Northern Irish artist, Locky Morris, presents his installation, Comm, a work that references the system of covert messaging used by Republican prisoners during the Troubles. The practice involved writing tiny messages on toilet or cigarette paper and wrapped in cling-film, typically exchanged through a kiss between prison visitors and inmates.
For more information on the festival program, visit www.eva.ie
Dublin Dance Fest
Twirling into Bord Gáis Energy Theatre to launch the Dublin Dance Festival, a stunning new version of Giselle promises to blow your tutu off.
Akram Khan, who we also have to thank for choreographing Kylie’s Showgirl Tour, has teamed up with 40 dancers from the English National Ballet to present an achingly romantic re-imagining of the classic.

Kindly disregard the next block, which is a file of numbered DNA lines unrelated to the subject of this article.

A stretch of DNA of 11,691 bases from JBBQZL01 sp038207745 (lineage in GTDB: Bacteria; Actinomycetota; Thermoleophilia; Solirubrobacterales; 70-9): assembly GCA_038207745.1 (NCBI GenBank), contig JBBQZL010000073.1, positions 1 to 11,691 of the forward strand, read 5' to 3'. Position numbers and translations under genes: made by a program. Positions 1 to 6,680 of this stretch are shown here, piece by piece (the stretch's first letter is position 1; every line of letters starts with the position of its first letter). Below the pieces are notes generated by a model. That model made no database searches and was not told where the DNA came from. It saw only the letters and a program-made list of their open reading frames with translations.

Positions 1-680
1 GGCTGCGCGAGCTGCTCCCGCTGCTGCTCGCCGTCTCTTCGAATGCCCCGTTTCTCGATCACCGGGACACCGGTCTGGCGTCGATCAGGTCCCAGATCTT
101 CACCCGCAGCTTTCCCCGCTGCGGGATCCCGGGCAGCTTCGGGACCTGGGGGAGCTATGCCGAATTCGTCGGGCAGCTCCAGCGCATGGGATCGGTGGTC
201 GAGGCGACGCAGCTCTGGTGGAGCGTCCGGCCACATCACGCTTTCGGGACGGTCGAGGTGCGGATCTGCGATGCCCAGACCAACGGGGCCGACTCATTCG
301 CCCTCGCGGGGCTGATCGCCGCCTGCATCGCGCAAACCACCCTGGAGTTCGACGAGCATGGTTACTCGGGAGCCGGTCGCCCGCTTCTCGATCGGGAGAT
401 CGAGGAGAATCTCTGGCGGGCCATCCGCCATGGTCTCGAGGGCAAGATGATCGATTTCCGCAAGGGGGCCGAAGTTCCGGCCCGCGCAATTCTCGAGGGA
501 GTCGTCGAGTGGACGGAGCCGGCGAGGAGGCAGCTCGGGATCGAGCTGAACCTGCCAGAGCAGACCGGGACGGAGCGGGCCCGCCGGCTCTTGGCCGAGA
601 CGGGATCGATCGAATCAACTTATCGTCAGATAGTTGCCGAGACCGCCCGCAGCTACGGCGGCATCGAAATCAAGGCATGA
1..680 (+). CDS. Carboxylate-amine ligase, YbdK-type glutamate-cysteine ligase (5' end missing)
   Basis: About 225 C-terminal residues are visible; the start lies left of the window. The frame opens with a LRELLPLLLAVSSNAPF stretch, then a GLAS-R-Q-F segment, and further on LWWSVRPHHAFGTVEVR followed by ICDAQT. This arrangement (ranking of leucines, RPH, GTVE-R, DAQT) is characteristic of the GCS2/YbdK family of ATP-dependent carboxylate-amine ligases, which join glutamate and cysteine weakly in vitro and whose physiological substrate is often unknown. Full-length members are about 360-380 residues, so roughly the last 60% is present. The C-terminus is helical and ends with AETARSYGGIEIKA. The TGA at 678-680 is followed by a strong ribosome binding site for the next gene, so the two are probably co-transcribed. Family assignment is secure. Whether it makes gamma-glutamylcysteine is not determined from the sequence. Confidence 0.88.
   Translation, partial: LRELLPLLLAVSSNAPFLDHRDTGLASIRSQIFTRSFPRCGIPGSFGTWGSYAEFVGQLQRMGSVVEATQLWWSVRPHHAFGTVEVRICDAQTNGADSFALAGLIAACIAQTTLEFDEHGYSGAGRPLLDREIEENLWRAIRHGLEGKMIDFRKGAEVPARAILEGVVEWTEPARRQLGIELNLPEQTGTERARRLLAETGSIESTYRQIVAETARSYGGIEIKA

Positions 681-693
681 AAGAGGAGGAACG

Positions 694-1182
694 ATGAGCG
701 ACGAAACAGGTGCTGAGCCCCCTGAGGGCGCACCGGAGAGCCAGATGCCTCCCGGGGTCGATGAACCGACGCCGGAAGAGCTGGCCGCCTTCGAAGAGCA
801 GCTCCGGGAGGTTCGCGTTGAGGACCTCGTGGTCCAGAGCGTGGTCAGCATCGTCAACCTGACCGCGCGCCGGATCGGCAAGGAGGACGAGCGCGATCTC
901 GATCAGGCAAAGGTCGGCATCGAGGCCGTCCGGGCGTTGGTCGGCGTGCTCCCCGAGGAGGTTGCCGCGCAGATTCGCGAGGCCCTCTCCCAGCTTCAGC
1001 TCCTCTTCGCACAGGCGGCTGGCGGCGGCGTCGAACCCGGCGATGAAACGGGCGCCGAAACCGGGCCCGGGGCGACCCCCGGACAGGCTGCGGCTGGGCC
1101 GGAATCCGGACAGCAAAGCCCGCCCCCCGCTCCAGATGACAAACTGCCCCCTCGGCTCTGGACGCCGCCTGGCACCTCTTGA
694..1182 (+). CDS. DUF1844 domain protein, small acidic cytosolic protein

As well as Khan’s thought provoking choreography, set and costume design are provided by the Oscar winning Tim Yip, who also brought us Crouching Tiger Hidden Dragon.
Along with Giselle, there’s a whole troupe of stunning shows to catch over the rest of the festival. We featured some of them in an article on our website, including Rebels On Pointe, a film peering backstage at the world famous Les Ballets Trockadero de Monte Carlo, the all male comic ballet company founded after New York’s Stonewall riots.
Giselle runs from the 2nd to the 6th of May at the Bord Gáis Energy Theatre, tickets are priced from €21 via www.bordgaisenergytheatre.ie. For more information on the program, visit www.dublindancefestival.ie
Path Finders Exhibitor at Outhouse
A new exhibition by Paul Connell was inspired by a photograph he took of a lesbian couple in their 70s and 80s. It’s a celebration of the legacies of passed on by ordinary older Irish lesbians and gay men, rooted in their experiences of a very different Ireland to now.
The statement that goes alongside ex GCN staff member, Paul Connell’s new photography exhibition at Dublin’s LGBT Centre, Outhouse says it “aims to recognise and personalise the legacy of older lesbian and gays, and to acknowledge the contributions their lives and struggles have made to the political and social fabric of contemporary Irish society.”